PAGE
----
1.2.5 Summary of Sections 1.1 and 1.2

  1. The majority of organisms are exposed to environmental fluctuations, including seasonal change in climate. In this unit, we focus on the effects of winter.

  2. Organisms have evolved a range of strategies to cope with winter. Thus this common environmental variable has led to a diversity of responses.

  3. The strategies for coping with winter can be considered with respect to different levels and types of explanation.

  4. Mol
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Acknowledgements

The content acknowledged below is Proprietary (see terms and conditions) and is used under licence.

Grateful acknowledgement is made to the following sources for permission to reproduce material in this unit:

Figures

Figure 6a NASA Goddard Space Flight Center/COBE Science Working Group;

Figure 6b Courtesy of NASA/WMAP Science Team;

Figure 7 Courtesy of NOAO.

1. Join the 200,000 students currently studying with
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3: Work done against gravity – gravitational potential energy

So far we have only considered objects falling under gravity. Let's now consider the work done when we lift an object. In order to lift an object that has mass m, we have to apply an upward force mg to overcome the downward force of gravity. If this force raises the object through a height h, then the work done is:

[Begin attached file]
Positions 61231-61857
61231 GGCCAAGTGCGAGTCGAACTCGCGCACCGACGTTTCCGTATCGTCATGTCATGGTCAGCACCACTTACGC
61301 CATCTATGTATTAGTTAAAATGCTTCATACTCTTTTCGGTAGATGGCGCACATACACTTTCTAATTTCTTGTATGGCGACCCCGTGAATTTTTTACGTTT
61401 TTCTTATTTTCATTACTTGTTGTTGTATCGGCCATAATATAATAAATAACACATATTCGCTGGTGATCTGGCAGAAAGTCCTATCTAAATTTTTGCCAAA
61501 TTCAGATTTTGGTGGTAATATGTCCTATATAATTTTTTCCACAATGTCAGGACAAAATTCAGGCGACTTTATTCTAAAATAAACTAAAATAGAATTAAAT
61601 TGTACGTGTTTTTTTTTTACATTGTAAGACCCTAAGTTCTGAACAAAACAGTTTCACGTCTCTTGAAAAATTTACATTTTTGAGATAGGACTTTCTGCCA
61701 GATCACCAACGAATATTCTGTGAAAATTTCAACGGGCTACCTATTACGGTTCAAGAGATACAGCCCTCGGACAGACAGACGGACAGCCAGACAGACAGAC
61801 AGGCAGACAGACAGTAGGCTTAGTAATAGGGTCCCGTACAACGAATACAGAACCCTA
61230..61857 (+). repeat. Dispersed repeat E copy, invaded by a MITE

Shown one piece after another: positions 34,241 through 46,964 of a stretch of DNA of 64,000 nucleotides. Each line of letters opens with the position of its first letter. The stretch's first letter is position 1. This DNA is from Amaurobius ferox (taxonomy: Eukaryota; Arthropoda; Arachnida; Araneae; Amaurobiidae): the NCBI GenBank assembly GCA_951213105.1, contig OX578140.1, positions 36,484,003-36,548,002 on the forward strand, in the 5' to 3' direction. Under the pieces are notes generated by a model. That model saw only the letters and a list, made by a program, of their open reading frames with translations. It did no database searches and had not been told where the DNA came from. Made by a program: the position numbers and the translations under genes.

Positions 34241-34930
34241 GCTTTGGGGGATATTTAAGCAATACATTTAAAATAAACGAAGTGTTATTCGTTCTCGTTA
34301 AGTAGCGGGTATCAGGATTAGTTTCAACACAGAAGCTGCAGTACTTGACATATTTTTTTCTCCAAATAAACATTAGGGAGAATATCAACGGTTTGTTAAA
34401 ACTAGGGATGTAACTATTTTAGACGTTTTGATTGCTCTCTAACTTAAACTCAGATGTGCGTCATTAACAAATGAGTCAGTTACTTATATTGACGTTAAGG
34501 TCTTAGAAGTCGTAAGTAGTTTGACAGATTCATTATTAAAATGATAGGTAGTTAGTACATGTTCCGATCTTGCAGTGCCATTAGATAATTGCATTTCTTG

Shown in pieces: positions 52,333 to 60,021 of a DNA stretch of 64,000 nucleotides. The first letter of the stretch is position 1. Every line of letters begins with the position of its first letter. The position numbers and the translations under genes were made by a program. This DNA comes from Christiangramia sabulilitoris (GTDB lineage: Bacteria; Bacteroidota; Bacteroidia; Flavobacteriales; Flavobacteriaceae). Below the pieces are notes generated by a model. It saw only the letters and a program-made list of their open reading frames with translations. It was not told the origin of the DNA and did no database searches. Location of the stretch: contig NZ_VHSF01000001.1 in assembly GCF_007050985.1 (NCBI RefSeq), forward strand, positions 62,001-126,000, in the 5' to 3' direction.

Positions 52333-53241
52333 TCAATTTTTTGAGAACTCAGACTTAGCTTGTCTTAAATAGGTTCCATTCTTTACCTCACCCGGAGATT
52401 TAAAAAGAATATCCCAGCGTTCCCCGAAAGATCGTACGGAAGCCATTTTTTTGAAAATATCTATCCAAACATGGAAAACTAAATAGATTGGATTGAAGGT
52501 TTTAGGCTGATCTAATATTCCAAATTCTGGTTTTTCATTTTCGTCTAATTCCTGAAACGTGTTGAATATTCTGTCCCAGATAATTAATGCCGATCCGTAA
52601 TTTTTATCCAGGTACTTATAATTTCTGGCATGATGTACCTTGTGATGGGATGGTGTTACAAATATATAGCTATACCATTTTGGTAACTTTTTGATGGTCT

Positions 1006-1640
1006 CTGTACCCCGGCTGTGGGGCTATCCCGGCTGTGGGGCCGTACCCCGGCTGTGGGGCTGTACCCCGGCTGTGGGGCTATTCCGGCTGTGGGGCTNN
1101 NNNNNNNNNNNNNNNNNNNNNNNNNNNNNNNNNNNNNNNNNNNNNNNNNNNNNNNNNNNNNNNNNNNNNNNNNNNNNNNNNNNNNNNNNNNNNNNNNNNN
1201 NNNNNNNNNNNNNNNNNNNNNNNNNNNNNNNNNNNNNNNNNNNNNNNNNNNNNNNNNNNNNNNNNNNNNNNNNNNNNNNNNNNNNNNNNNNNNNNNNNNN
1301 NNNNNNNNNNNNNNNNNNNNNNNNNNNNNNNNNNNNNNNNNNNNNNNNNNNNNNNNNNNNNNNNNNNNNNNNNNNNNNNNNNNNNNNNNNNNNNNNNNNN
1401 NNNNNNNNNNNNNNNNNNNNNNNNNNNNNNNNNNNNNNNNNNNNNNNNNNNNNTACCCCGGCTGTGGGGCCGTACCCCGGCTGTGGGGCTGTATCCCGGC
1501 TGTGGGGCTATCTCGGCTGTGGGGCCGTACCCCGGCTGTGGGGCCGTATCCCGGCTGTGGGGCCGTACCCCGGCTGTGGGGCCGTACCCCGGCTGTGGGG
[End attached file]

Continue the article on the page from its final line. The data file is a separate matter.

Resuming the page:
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Introduction

From the moment that Galileo dropped two cannonballs of different sizes and weights from the top of the Leaning Tower of Pisa mankind has been fascinated by the impact of gravity. This unit looks at gravity, its impact on objects and how the energy involved in the movement of objects is dispersed or stored.

This unit is from our archive and is an adapted extract from How the universe works (S197) which is no longer taught by The Open University. If you want to study formally with us, yo
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1.5.5 Social Bookmarks

If you find you have a long unmanageable list of favourites/bookmarks you might like to try social bookmarks as an alternative.

Activity - What you need to know about Social Bookmarks

Read 7 things you should know about social
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1.5.4 The 5 Ds

If you don’t use a system at all, then you could suffer from the effects of information overload:

  • losing important information

  • wasting time on trying to find things

  • ending up with piles of physical and virtual stuff everywhere

One technique you might like to apply to your files (be they paper or electronic) is the 5Ds. Try applying these and see if you can reduce your information overload.


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1.5.3 Desktop search tools